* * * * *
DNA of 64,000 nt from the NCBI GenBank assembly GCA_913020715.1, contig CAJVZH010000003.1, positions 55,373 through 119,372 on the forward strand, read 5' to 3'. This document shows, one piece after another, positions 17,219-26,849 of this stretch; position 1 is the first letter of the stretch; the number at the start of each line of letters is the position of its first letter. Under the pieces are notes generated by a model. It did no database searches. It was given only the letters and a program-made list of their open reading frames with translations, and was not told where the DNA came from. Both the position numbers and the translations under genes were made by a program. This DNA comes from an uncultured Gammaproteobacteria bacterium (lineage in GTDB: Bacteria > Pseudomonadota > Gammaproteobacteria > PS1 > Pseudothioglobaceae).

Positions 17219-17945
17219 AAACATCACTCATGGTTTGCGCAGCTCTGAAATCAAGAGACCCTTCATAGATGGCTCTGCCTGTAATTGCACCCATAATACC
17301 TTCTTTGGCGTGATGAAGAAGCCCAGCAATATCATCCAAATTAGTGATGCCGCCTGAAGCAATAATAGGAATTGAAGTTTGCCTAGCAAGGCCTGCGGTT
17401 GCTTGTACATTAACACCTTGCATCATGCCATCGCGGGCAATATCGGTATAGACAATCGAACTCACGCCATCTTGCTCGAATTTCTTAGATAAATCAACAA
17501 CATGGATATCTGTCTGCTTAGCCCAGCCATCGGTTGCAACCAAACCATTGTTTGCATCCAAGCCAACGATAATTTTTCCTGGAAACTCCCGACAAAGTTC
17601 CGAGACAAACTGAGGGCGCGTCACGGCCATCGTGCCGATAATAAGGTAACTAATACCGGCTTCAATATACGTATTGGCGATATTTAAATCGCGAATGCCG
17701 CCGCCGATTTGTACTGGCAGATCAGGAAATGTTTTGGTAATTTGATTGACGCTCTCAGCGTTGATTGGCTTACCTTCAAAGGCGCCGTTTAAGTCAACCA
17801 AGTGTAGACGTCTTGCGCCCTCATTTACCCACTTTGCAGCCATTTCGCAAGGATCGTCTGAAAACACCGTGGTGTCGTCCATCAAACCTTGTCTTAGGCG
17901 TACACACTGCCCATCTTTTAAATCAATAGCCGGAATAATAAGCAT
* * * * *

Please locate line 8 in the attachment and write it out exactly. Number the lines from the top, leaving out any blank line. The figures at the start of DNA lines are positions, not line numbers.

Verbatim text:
17701 CCGCCGATTTGTACTGGCAGATCAGGAAATGTTTTGGTAATTTGATTGACGCTCTCAGCGTTGATTGGCTTACCTTCAAAGGCGCCGTTTAAGTCAACCA